- H. G. Vaughan and R. Katzman, “Evoked response in visual disorders,” Annals of the New York Academy of Sciences, vol. 112, pp. 305–319, 1964.
- H. J. M. Ermers, L. J. De Heer, and G. H. M. Van Lith, “VECPs in patients with glaucoma,” Documenta Ophthalmologica. Proceedings Series, vol. 4, pp. 387–393, 1974.
- W. Muller, E. Haase, G. Henning, and R. Berndt, “Untersuchungen zur objecktiv Perimetrie,” Graefe's Archive for Clinical and Experimental Ophthalmology, vol. 190, pp. 329–340, 1974.
- W. Muller, E. Haase, and G. Henning, “Vergleichende Untersuchungen von subjecktiv und objecktiv ermittelten Gesichtsfeldern,” Graefe's Archive for Clinical and Experimental Ophthalmology, vol. 194, pp. 143–152, 1975.
- J. M. Cappin and S. Nissim, “Visual evoked responses in the assessment of field defects in glaucoma,” Archives of Ophthalmology, vol. 93, no. 1, pp. 9–18, 1975.
- H. G. H. Wildberger, G. H. M. Van Lith, R. Wijngaarde, and G. T. M. Mak, “Visually evoked cortical potentials in the evaluation of homonymous and bitemporal visual field defects,” British Journal of Ophthalmology, vol. 60, no. 4, pp. 273–278, 1976.
- G. Bartl, “The electroretinogram and the visual evoked potential in normal and glaucomatous eyes,” Graefes Archiv fur Klinische und Experimentelle Ophthalmologie, vol. 207, no. 4, pp. 243–269, 1978.
- C. Huber and T. Wagner, “Electrophysiological evidence for glaucomatous lesions in the optic nerve,” Ophthalmic Research, vol. 10, no. 1, pp. 22–29, 1978.
- V. L. Towle, A. Moskowitz, S. Sokol, and B. Schwartz, “The visual evoked potential in glaucoma and ocular hypertension: effects of check size, field size, and stimulation rate,” Investigative Ophthalmology and Visual Science, vol. 24, no. 2, pp. 175–183, 1983.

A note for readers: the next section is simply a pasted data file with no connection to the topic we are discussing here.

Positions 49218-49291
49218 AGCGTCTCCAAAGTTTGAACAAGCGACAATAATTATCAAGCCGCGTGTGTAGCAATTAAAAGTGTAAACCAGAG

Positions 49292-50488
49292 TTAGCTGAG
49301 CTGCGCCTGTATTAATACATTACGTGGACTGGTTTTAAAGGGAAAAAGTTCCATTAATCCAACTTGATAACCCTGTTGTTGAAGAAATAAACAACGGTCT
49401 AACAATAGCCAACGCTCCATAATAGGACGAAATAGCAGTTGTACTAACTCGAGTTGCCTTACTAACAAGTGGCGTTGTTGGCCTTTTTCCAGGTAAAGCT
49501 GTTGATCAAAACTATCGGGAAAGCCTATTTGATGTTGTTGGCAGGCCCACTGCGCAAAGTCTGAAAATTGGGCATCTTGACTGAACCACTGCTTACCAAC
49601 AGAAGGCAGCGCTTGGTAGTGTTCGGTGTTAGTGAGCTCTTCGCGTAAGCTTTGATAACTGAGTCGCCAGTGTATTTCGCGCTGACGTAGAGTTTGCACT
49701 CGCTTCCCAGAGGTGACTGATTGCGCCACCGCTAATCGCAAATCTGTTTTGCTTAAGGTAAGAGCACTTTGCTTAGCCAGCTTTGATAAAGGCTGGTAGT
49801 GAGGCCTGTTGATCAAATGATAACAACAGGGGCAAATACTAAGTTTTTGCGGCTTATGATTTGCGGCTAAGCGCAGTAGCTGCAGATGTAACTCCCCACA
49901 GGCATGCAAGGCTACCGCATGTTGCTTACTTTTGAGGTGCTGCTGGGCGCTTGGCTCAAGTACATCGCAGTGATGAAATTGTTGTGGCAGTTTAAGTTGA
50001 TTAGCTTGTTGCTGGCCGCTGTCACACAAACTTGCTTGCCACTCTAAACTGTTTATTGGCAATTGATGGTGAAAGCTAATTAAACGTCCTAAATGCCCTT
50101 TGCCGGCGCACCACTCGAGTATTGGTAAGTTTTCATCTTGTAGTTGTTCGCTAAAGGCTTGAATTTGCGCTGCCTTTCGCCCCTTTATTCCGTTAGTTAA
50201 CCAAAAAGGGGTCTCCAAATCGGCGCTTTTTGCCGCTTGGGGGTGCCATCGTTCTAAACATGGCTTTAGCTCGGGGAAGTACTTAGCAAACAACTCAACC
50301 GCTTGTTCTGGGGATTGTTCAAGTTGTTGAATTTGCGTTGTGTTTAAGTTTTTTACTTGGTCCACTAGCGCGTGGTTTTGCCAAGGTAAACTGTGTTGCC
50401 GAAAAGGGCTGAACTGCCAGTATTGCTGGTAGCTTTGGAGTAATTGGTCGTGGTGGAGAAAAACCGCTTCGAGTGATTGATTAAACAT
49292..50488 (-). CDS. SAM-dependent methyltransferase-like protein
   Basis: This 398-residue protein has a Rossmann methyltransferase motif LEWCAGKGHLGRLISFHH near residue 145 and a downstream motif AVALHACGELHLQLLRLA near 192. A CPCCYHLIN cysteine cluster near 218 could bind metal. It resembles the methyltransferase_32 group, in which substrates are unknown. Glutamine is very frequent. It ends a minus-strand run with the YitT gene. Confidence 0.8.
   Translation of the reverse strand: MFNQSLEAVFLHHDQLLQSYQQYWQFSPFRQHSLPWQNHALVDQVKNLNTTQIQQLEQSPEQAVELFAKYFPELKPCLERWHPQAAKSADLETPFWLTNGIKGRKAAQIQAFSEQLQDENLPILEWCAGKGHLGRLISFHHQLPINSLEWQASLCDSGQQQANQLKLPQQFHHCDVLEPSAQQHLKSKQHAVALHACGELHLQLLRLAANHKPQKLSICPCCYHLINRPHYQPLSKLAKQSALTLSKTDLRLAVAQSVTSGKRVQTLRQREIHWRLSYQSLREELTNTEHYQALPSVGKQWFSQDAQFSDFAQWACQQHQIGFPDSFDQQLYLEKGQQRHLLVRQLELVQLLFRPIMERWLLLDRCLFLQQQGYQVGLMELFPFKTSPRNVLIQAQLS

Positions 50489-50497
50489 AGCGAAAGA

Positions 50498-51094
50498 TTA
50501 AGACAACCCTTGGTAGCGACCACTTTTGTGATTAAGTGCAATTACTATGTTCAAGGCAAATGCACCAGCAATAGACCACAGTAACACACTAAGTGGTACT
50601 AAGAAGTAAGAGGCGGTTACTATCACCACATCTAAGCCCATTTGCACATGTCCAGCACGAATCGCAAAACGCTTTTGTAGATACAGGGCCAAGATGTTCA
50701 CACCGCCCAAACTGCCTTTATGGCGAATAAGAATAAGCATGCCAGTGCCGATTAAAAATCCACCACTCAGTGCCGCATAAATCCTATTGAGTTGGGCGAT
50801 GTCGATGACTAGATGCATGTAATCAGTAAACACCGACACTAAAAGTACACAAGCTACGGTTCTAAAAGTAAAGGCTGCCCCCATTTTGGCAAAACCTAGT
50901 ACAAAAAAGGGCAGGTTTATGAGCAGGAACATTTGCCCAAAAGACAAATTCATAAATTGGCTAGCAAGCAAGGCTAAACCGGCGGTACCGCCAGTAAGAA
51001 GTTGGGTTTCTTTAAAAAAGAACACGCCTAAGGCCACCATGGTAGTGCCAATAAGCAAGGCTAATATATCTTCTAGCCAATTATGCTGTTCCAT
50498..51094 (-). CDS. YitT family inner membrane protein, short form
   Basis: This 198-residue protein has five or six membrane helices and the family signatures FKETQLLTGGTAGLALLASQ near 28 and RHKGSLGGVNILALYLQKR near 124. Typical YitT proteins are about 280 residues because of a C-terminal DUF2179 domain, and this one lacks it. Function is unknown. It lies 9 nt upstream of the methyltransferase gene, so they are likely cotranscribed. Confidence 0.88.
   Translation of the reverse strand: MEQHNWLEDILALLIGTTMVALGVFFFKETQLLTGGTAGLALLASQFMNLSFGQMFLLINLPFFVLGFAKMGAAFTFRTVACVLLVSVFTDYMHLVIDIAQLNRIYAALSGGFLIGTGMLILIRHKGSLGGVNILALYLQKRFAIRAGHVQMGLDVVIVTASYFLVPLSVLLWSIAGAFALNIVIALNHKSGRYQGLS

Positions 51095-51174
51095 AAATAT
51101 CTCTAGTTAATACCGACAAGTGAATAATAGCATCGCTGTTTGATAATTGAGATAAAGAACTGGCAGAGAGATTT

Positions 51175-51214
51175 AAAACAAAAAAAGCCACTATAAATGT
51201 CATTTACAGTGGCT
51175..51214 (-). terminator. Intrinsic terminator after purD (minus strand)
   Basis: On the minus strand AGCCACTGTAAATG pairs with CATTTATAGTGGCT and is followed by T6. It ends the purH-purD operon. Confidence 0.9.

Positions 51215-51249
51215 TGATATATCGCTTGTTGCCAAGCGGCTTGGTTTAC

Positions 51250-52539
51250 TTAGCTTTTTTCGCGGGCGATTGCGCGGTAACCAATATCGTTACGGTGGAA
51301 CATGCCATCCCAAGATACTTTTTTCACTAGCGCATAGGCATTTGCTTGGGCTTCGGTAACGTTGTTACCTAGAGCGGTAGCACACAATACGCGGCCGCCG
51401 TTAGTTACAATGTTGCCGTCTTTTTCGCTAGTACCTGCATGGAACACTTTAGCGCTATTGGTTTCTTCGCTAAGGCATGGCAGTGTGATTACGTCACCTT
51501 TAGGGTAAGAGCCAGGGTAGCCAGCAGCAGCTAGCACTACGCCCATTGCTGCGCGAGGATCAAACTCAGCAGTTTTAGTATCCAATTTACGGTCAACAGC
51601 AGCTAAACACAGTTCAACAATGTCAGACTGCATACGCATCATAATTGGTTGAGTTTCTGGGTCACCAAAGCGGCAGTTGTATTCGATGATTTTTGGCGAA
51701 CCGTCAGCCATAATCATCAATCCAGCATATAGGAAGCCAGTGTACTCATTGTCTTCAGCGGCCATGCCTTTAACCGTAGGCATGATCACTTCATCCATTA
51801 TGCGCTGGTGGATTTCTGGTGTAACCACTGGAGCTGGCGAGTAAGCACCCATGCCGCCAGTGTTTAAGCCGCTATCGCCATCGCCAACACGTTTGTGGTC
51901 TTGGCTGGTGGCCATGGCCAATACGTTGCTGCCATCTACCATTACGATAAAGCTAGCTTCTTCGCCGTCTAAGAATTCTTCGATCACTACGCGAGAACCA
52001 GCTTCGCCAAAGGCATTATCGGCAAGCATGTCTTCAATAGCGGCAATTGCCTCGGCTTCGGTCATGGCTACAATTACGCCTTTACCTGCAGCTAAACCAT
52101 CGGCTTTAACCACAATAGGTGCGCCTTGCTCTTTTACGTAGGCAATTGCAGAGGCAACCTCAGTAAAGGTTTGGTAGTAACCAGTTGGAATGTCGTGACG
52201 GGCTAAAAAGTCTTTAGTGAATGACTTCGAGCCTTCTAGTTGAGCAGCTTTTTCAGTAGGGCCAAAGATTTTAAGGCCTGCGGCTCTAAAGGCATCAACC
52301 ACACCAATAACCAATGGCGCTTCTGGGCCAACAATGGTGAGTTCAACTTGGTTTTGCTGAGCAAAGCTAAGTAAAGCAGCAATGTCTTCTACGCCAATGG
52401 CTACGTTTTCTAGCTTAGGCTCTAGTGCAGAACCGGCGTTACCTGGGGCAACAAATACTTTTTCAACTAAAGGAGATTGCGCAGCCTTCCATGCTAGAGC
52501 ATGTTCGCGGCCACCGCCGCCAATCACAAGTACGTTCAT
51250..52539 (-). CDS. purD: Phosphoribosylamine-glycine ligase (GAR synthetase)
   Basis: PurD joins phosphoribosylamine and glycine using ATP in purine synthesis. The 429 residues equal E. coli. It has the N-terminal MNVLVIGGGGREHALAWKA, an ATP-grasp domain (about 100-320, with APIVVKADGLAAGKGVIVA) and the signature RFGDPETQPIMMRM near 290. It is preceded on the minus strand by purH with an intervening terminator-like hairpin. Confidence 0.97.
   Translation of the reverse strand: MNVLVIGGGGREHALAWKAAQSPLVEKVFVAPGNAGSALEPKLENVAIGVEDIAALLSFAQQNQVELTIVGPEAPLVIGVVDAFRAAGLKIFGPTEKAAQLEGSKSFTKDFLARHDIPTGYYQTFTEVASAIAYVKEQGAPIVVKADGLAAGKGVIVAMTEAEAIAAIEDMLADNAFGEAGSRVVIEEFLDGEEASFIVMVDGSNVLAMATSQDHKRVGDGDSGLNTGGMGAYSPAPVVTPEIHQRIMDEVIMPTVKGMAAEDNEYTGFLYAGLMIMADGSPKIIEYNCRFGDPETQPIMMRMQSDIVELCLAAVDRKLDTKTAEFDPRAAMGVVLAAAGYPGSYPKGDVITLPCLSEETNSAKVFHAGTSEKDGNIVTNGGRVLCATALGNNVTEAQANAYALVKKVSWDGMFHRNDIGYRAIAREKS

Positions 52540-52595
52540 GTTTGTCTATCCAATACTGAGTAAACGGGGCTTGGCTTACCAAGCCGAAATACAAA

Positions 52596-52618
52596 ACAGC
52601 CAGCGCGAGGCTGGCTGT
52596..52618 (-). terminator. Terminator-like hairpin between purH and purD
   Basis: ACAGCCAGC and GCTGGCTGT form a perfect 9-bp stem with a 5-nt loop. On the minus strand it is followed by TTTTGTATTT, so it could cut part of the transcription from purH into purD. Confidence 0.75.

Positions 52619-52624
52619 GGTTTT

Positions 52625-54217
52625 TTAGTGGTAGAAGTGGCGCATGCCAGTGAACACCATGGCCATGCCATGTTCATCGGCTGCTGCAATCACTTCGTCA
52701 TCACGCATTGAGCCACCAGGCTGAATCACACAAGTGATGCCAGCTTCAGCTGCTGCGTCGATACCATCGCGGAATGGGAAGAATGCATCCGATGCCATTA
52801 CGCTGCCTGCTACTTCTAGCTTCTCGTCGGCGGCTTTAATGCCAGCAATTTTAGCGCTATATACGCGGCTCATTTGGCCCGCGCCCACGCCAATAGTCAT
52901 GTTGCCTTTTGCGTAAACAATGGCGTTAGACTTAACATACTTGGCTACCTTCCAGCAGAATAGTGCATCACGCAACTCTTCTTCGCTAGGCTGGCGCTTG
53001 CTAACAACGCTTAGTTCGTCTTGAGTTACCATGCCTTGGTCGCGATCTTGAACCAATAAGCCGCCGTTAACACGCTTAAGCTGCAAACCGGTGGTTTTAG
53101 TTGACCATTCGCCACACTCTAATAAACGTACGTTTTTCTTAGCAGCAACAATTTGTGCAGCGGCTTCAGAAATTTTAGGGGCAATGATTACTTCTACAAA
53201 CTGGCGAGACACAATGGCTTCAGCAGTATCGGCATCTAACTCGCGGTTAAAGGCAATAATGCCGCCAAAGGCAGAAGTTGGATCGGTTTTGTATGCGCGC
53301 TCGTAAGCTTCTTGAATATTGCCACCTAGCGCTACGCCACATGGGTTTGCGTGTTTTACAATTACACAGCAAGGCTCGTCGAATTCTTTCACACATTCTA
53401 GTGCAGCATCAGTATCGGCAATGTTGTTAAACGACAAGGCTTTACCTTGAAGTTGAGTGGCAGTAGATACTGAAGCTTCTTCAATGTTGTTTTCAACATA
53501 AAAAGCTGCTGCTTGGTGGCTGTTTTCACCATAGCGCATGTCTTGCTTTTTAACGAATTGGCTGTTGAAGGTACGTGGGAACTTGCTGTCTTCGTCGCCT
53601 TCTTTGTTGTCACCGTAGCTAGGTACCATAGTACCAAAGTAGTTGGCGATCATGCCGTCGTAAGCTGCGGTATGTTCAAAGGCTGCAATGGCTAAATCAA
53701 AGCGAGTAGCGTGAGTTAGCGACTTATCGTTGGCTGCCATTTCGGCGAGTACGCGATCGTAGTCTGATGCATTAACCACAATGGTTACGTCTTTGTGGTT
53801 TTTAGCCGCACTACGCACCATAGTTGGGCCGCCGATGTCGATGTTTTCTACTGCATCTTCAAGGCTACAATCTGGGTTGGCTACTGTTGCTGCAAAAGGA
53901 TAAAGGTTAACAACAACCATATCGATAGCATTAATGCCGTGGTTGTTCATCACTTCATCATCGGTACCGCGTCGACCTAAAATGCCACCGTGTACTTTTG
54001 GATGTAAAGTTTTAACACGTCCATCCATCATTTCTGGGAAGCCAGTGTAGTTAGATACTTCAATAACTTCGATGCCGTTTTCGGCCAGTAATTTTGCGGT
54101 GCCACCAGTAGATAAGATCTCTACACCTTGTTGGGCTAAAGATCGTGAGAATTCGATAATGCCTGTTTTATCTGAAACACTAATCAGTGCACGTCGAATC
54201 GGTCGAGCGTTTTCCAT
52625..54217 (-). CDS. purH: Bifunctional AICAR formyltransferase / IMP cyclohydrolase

- K. W. Mitchell, J. W. Howe, and S. R. Spencer, “Visual evoked potentials in the older population: age and gender effects,” Clinical Physics and Physiological Measurement, vol. 8, no. 4, article 004, pp. 317–324, 1987.
- H. Nykanen and C. Raitta, “The correlation of visual evoked potentials (VEP) and visual field indices (Octopus G1) in glaucoma and ocular hypertension,” Acta Ophthalmologica, vol. 67, no. 4, pp. 393–395, 1989.
- Z. J. He, “The qualitative and quantitative diagnostic significance of P-VEP in the evaluation of glaucomatous visual function damage,” Zhonghua Yan Ke Za Zhi, vol. 27, no. 1, pp. 25–29, 1991.
- L. C. Bray, K. W. Mitchell, J. W. Howe, and A. Gashau, “Visual function in glaucoma: a comparative evaluation of computerised static perimetry and the pattern visual evoked potential,” Clinical Vision Sciences, vol. 7, no. 1, pp. 21–29, 1992.
- C. Hu, L. Wu, D. Z. Wu, and S. Long, “A comparative evaluation of Humphrey perimetry and the multi-channel pattern visual evoked potentials,” Yan Ke Xue Bao, vol. 16, no. 3, pp. 168–171, 2000.
- F. K. Horn, A. Bergua, A. Jünemann, and M. Korth, “Visual evoked potentials under luminance contrast and color contrast stimulation in glaucoma diagnosis,” Journal of Glaucoma, vol. 9, no. 6, pp. 428–437, 2000.
- V. Parisi, “Impaired visual function in glaucoma,” Clinical Neurophysiology, vol. 112, no. 2, pp. 351–358, 2001.